Azimio la Umoja One Kenya leader Raila Odinga addresses journalists

Azimio la Umoja One Kenya leader Raila Odinga addresses journalists at the Stephen Kalonzo Command Centre in Nairobi on July 4. 

| File | Nation Media Group

When greatness flickered: Is end of protests sign of Raila’s waning popularity?

“I am no prophet — and here’s no great matter; I have seen the moment of my greatness flicker,” so wrote T.S Eliot in his poem, “The Love Song of J. Alfred Prufrock”.

For three days, from Wednesday July 19 to Friday, July 21, 2023, former Prime Minister Raila Odinga saw the moment of his greatness flicker as he called for protests.

For years, sombre-looking and distant, like a film star — an enigmatic fantasy figure — defiant and with affirmed aplomb, he has faced presidents in sometimes deadly confrontations.

During the recent protests, Mr Odinga was like a man abandoned by the mystery of the enigma that surrounds him — suddenly seemingly alone and vulnerable. The protests held much promise as they started like a sky babbling with a thunderstorm.

The protesters burnt tyres as if the roaring flames were their revenge on the rising cost of life. Far away, up above the commotion, the sky was blue, with fog slipping away like a skin skimmed from milk.

And maybe, far away also (as Mr Odinga was rumoured to be recuperating at the Coast and didn’t participate in the protests he had called), maybe he reflected about what the protests had achieved.

As the protests raged, the nation was silently contemplating and so much hung suspended within that pregnant pause of time, hanging in the electrically tense air between Mr Odinga’s supporters and the police: what he had to lose, what he had to gain, the price he had already paid and what he still had to pay.

His escalating feud with President Ruto had shaken the country into a do or die scenario. But the protests were met with determined government force, and they somehow fizzled out in the face of withering teargas and ricocheting gunfire.

In the mist of tear gas smoke, the protesters looked like silhouettes, far away, ready to be transported to the dark side — under a cloud of delicious dark thrill.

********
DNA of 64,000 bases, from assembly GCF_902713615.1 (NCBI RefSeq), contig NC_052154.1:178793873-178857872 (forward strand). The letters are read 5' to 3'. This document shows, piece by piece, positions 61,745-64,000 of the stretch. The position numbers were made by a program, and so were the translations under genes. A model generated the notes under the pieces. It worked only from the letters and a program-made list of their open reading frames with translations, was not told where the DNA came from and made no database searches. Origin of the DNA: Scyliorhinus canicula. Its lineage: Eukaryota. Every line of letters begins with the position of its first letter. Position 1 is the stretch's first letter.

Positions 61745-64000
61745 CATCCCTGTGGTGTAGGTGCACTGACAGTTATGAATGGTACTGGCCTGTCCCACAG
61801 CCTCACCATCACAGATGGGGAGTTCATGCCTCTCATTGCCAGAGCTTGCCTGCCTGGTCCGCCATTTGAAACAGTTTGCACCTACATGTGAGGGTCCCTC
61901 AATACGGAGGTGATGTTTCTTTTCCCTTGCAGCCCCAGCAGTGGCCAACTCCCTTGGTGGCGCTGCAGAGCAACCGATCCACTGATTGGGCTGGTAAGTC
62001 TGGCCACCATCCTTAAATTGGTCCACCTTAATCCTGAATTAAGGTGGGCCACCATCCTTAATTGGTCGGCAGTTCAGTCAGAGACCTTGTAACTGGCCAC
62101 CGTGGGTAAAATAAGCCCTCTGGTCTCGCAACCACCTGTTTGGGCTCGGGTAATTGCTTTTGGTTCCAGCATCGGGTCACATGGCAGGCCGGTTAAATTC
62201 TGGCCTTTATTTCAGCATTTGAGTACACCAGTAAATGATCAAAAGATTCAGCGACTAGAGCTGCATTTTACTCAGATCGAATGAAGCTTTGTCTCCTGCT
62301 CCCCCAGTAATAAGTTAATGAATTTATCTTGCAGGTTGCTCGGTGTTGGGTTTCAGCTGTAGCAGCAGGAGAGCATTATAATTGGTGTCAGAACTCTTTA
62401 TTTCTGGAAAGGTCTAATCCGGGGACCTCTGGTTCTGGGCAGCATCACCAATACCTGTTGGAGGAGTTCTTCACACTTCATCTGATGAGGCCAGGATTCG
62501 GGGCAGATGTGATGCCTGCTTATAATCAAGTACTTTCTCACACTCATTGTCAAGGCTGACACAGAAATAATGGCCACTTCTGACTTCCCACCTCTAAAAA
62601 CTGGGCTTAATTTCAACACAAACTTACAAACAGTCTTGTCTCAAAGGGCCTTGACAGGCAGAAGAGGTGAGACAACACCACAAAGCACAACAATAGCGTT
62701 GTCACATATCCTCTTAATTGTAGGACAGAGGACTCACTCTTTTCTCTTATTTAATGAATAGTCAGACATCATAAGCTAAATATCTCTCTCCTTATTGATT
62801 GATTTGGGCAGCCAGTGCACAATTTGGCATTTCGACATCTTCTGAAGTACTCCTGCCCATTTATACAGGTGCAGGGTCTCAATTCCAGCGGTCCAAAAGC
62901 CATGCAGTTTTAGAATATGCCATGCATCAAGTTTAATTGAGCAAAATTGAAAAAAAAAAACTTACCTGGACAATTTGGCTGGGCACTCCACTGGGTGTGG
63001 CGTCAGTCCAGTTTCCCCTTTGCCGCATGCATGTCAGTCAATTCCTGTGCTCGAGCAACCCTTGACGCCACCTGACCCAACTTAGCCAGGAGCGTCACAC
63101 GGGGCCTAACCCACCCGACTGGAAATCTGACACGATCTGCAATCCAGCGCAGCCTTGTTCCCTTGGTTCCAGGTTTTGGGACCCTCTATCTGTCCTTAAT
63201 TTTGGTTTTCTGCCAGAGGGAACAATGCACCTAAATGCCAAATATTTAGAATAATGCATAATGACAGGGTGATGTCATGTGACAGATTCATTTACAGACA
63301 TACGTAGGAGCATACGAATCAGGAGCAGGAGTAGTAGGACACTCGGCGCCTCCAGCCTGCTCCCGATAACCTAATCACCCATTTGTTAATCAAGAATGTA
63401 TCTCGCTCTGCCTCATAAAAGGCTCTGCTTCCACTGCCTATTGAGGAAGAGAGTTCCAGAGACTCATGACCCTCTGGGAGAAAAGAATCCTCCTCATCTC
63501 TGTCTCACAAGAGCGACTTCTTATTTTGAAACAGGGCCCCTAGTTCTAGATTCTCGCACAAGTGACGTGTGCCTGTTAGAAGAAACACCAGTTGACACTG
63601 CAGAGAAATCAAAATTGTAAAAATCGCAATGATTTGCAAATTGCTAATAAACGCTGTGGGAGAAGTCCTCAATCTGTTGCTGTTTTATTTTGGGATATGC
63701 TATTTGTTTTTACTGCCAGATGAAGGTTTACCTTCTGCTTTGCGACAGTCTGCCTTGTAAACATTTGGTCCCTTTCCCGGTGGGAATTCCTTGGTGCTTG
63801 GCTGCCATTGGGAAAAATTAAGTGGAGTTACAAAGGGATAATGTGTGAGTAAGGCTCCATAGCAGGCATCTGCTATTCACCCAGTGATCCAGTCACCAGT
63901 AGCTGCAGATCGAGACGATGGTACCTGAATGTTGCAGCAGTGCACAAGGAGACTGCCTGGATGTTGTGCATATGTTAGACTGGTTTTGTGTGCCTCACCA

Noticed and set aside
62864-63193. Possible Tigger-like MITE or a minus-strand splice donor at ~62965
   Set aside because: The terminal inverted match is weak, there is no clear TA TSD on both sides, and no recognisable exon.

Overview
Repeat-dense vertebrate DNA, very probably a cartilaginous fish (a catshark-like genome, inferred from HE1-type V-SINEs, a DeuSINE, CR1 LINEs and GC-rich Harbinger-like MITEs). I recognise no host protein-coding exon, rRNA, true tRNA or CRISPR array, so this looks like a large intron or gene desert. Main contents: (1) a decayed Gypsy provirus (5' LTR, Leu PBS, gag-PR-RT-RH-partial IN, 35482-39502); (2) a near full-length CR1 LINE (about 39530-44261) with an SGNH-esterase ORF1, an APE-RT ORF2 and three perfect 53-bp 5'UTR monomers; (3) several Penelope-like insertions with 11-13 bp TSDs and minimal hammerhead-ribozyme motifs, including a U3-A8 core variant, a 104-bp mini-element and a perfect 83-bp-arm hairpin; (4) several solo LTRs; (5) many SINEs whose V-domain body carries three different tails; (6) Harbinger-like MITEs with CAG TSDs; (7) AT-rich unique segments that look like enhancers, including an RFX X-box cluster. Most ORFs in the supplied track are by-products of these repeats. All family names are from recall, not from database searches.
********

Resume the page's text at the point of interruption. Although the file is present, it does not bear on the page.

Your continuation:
Maybe Mr Odinga is no longer as energetic as he was or maybe he is. However, old age, it has been said, is a time of losses — permanent, cumulative, and irreversible — tinged with a certain finality and often with a dash of regret, nostalgia, and alienation.

Mr Odinga now looks like a man who has grown less and less sure of his spoils along the way. Like a man singing about the longing to reach a distant shore no longer unattainable.

Maybe he is exhausted, trying to reckon with the costs and opportunities of the unique clarion call to serve his generation. At the beginning, he may have thought that he could have it all. Not anymore. Though he is the scion of Kenyan opposition politics, the presidency has always been somehow elusive. And this loss is the most grievous.

He reminds one of several characters in literature who had to grapple with loss in one form or another.

In Shakespeare’s Hamlet, the character Hamlet, after the death of his father, says pessimistically: “How weary, stale, flat, and unprofitable / Seem to me all the uses of this world!”. Hamlet is unable to overcome his grief and from then on, he allows his sorrow to paint everything with emptiness.

Another literary character Mr Odinga compares with is Dorothy from The Wonderful Wizard of Oz by Frank Baum. Like Dorothy, one moving toward an unknown destination impelled by some kind of energy, Mr Odinga, since joining politics on a day full of promise, had embarked on an uncertain journey to an unknown destination.

And like Dorothy, he encountered obstacles along the way and many turning points. Essentially alone, just like Dorothy, he was on a quest to a vague promised land. The destination didn’t turn out as Mr Odinga imagined (just like in Dorothy’s case).

Thwarted in their desires, at the end of the journey, having not reached their destinations, both Dorothy and Mr Odinga return “home” but completely transformed by the journey. His destiny that had seemed to him like an Eden sweet with birdsong had fallen short.

Mr Odinga will most likely rise again. He always, somehow, does. However, the failed protests could also mean that his journey is still incomplete. He has not yet achieved what he is fighting for even though there are a myriad of questions.

What regrets does Mr Odinga have? Does he ever cry for what is lost? Like the narrator in the elegy “Tears, Idle Tears,” by Alfred Tennyson who says, “Tears, idle tears/ I know not what they mean/ Tears from the depth of some divine despair rise in the heart/ and gather to the eyes/ On looking on the happy autumn fields/ And thinking of the days that are no more”.

His supporters must be wondering if the accumulation of years of losses have led to a shrinkage of the hopes and ambitions he had. Or whether his dreams are now abandoned. Does Mr Odinga think of the days that are no more? Of doors he never opened?

- johnmwaz[email protected]. The writer is a book publisher based in Nairobi.